Filipino Wedding Traditions and Superstitions
Something old, something new, something borrowed, something blue, Something… SUKOB?!
We know you’ve thought of Kris Aquino’s gut-wrenching horror movie, Sukob. But what is it really?
Filipino wedding superstitions and traditions have continuously hound our brides up to this day so we have round-up 7 Filipino Wedding Traditions / Superstitions that couples follow at their own risk. *wink wink* These are a mix of our Spanish influences, catholicism background, indigenous folklore and myth.
Who else loves a story filled with fantasy and whim? We know we do!
We start off with the pre-wedding preparations such as the engagement period!
1. Pamamanhikan / Bulungan / Paninilbihan
Pamamanhikan comes from the root word “panik” which means to ascend a flight of stairs in which the groom symbolically enters the bride’s house to formally ask for her hand in marriage. Rapunzel-vibes, anyone? He is usually accompanied by his family.
The groom usually ask his side of the family to come and meet the bride’s and is usually set in the bride’s house or a spacious venue. This is what we’ve come to know as the Bulungan. This is where both families talk about the wedding dates, the budget and the guestlist. *cue Monsters in law
Our ancestors usually require the groom to render services for them first called the Paninilbihan. This may entail cleaning the house, fetching water, cooking or doing the laundry. Oh hey, what a surefire way to practice for married life!
Now back to Tita Krissy’s box-office hit! Sukob in Tagalog literally means huddling or sharing cover together. Filipina brides love to follow this wedding superstition. It is believed to be bad luck to be wedded in the same year as your sibling or to be wedded in the same year when a family member dies as a dark cloud may envelope you with misfortunes.
3. Offering eggs to Sta. Clara
Couples prefer a fair weather on their special day. They believe that rain will cause hassle to their guests and will not prove a good start to the wedding. Though, some believe that a light drizzle means a good blessing to the marriage. More often than not, couple who entirely want a good weather on their special day offer eggs to the Sta. Clara Convent along Marcos Highway. “Claro” means unclouded in Spanish and thus mean a fair weather. Eggs are offered because the albumen or the egg white is transparent and will thus mean, a clear sky. *cue You Make my Dreams come true dance of Joseph Gordon-Levitt*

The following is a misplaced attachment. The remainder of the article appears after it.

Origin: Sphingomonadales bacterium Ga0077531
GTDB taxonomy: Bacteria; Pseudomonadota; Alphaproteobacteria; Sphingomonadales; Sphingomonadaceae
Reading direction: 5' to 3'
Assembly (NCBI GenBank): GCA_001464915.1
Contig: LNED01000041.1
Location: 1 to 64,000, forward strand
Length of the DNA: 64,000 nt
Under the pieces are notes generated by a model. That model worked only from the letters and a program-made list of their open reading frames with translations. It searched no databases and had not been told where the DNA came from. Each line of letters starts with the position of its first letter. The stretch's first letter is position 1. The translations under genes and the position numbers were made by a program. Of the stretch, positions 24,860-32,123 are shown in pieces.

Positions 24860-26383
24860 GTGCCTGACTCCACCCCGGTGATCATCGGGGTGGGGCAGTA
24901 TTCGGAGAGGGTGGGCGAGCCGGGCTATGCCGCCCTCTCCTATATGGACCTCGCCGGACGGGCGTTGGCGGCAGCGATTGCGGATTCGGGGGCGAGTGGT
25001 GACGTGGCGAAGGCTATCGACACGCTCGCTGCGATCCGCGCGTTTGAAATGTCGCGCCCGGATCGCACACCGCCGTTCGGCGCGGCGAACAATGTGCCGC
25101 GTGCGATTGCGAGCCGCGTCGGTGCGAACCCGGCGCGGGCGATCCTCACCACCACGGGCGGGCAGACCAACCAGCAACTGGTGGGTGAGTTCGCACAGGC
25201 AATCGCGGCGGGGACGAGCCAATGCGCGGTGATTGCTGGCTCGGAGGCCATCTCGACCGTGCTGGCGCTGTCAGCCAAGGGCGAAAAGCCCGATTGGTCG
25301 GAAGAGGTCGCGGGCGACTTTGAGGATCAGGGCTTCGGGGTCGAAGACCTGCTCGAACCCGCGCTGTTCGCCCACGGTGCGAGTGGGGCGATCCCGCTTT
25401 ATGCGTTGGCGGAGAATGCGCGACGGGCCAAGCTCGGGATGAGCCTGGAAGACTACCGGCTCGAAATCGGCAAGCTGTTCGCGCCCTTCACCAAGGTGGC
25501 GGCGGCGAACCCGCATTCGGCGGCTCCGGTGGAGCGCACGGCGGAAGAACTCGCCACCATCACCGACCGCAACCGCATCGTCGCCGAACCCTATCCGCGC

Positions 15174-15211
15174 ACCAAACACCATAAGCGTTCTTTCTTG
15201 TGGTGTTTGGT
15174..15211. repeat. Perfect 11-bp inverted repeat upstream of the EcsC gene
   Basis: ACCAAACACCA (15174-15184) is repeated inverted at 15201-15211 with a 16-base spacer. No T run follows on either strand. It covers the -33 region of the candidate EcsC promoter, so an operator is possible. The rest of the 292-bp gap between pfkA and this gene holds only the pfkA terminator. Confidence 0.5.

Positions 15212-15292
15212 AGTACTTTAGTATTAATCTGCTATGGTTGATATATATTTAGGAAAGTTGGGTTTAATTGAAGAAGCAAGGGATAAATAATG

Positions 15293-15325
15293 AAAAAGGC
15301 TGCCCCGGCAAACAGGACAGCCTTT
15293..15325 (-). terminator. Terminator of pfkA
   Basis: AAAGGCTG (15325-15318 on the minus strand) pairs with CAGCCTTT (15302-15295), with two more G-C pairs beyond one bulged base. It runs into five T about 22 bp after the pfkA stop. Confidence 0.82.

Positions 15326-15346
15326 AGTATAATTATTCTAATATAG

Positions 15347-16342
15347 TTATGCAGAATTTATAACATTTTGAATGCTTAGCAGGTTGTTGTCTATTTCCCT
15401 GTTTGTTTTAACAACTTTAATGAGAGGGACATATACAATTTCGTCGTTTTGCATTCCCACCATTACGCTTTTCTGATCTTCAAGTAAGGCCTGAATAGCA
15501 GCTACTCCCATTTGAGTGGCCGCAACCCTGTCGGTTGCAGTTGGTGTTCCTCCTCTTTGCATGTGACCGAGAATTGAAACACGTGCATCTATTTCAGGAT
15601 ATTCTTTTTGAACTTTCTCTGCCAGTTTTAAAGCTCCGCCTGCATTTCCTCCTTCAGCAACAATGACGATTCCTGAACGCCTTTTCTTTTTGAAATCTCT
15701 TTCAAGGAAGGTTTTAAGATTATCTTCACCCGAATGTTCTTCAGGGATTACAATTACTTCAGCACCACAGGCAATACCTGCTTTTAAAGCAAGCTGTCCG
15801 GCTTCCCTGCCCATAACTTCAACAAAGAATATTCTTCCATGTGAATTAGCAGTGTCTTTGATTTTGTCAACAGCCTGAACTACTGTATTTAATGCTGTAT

Now to the actual wedding…
4. Sabitan at Sayawan Money Dance
Now, the sabitan and sayawan is fairly popular in Philippine provinces wherein the distinguished guests, family members, ninongs and ninangs get called to the stage to pin some money on the couples ensemble. The emcee gets a load of fun announcing how much or how little a certain guest gave. No wonder soon-to-wed couples love to incorporate this in their program!
5. Never buy a set of kitchen knives for the couple.
As for wedding gifts, it is believed to be bad luck to give sharp objects like a new set of knives to the couple as it can mean a broken marriage. Nuh-uh.
6. The grooms don a veil too!
As part of the church ceremony, grooms and brides share one veil as a symbolism of unity and protection. Veil sponsors pin it on the head of the bride and on the shoulder of the groom.
7. No pearl jewelries for the bride!
Pearls are considered to be ‘tears of the oyster’. Filipina brides like to abide by this superstition to mask away any misfortunes. We’d personally like to start off this marriage on the right foot too!
What Filipino traditions / superstitions would you follow?
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